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Old Oct 4th 2012, 07:28 AM   #1
Join Date: Oct 2008
Posts: 66
RAAN for a sun synchronous orbit?

Hey, was wondering if anyone here could help me untangle my confusion. I have this lab exercise which among other things requires an orbital analysis for a satellite. Specifically it's a sun synchronous orbit (97 degrees inclination, 393km height). What I'm a bit uncertain of is how to decide the right ascension of the ascending node from the info we've been given - namely that the descending node time is 14:00. Now, here's how I figure it:

14:00 is two hours ahead of the Greenwich; counting 15 degrees per timezone that means the satellite is 30 degrees ahead of zero when it passes the equator heading southwards. Seeing as we want the RAAN we simply add 180 degrees and get our RAAN as 210 degrees.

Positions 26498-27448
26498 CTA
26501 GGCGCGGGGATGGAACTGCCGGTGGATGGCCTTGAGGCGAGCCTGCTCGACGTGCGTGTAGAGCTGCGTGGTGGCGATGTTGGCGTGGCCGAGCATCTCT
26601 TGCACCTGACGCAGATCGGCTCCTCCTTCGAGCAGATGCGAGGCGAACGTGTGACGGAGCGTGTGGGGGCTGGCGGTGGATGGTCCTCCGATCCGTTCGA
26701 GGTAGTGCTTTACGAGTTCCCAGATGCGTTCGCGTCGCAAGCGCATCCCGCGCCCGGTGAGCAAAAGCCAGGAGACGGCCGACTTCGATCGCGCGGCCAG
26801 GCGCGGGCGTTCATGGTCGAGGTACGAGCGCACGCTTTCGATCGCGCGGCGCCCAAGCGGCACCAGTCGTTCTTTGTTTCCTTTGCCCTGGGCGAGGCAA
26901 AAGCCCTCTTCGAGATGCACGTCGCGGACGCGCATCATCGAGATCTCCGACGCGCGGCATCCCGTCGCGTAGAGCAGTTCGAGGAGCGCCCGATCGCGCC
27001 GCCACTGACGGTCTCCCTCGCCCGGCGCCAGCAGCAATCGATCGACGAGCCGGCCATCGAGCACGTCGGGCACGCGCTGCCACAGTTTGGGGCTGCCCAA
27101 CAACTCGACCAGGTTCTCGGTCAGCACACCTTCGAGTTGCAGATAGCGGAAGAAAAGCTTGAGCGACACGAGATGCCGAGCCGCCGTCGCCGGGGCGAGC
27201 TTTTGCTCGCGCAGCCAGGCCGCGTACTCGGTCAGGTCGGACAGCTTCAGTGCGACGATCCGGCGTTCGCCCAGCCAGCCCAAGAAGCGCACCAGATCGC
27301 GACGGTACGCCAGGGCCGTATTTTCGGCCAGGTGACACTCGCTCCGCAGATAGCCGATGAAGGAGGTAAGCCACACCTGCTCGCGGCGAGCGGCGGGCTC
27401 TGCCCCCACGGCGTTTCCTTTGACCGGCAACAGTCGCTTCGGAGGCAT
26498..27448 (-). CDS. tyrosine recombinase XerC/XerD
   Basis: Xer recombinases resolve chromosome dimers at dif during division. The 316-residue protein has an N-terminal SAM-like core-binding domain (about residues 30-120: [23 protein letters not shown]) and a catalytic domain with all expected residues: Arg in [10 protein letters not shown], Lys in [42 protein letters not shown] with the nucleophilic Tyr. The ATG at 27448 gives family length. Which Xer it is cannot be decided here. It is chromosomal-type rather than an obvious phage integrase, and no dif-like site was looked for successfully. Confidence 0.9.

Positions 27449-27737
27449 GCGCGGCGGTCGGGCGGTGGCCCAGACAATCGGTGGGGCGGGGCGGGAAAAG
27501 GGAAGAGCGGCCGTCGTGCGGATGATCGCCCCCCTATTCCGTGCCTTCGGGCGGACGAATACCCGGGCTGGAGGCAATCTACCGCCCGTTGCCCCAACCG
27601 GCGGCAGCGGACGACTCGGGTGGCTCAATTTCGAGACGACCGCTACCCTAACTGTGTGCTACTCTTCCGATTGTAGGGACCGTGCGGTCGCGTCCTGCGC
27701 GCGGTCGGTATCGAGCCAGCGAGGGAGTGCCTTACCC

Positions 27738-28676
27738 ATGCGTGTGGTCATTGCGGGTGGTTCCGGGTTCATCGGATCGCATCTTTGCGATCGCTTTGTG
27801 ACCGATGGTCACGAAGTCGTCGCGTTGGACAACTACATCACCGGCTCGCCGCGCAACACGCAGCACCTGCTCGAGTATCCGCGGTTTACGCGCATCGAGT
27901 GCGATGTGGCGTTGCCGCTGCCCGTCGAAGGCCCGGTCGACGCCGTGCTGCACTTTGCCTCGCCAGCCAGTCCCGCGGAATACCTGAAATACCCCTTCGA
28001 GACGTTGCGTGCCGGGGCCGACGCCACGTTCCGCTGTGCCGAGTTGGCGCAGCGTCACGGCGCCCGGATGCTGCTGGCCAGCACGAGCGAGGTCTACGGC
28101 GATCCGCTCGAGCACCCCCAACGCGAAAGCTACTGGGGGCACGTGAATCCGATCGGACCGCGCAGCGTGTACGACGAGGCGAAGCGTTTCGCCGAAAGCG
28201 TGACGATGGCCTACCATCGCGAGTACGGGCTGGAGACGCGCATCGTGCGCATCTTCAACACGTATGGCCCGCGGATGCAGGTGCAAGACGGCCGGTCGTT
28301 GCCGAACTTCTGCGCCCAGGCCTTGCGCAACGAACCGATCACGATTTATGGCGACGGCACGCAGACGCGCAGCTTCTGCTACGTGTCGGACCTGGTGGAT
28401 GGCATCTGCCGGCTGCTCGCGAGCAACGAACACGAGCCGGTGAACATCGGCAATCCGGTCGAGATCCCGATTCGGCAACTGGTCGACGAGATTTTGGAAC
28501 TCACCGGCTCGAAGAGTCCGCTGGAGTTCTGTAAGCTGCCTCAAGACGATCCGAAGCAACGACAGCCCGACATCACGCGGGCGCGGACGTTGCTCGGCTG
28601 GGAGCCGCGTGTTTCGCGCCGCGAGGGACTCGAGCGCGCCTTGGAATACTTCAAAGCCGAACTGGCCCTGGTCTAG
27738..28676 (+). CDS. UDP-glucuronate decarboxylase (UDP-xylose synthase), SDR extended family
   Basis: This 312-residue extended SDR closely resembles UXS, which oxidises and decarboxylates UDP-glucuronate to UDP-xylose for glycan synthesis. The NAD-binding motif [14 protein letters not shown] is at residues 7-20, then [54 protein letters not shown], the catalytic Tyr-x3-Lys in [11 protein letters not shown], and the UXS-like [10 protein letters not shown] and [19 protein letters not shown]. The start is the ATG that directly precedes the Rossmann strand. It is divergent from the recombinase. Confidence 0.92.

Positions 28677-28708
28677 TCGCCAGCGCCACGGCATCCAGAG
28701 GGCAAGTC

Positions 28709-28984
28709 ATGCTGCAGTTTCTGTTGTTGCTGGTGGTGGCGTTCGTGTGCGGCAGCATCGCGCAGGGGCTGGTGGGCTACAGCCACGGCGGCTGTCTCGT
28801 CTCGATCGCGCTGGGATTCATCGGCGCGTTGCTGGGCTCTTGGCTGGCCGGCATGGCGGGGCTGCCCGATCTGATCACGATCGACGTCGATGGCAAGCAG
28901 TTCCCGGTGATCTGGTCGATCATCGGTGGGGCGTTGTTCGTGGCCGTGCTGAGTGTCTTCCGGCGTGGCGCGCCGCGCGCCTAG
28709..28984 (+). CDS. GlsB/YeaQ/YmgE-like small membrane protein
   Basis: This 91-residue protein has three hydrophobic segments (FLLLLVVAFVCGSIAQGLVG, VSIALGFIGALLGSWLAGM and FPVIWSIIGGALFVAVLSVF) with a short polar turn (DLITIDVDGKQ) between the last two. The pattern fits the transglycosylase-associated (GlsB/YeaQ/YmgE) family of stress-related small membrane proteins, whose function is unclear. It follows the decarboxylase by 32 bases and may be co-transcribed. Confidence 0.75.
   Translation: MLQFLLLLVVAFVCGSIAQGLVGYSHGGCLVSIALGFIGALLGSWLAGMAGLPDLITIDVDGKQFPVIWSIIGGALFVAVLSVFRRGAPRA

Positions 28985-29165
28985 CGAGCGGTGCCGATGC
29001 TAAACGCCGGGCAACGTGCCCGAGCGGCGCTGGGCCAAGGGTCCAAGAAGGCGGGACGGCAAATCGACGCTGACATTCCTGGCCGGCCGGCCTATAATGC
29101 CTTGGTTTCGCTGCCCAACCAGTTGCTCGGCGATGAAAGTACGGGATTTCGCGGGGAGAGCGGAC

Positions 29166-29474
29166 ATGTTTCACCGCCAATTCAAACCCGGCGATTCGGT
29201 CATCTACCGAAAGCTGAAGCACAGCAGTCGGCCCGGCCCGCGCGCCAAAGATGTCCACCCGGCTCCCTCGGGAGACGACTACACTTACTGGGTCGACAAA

What's making me uncertain is first and foremost that we've actually never been handed any tasks where the descending node time was given. I'm also getting kind of head scratchy over the fact that the whole point of a syn-synchronous orbit is that there's a constant nodal precession corresponding to the Earth's rotation around the sun. Can you really speak of a defined RAAN under those conditions? So yea, if anyone could offer some insight on this I'd be very grateful!
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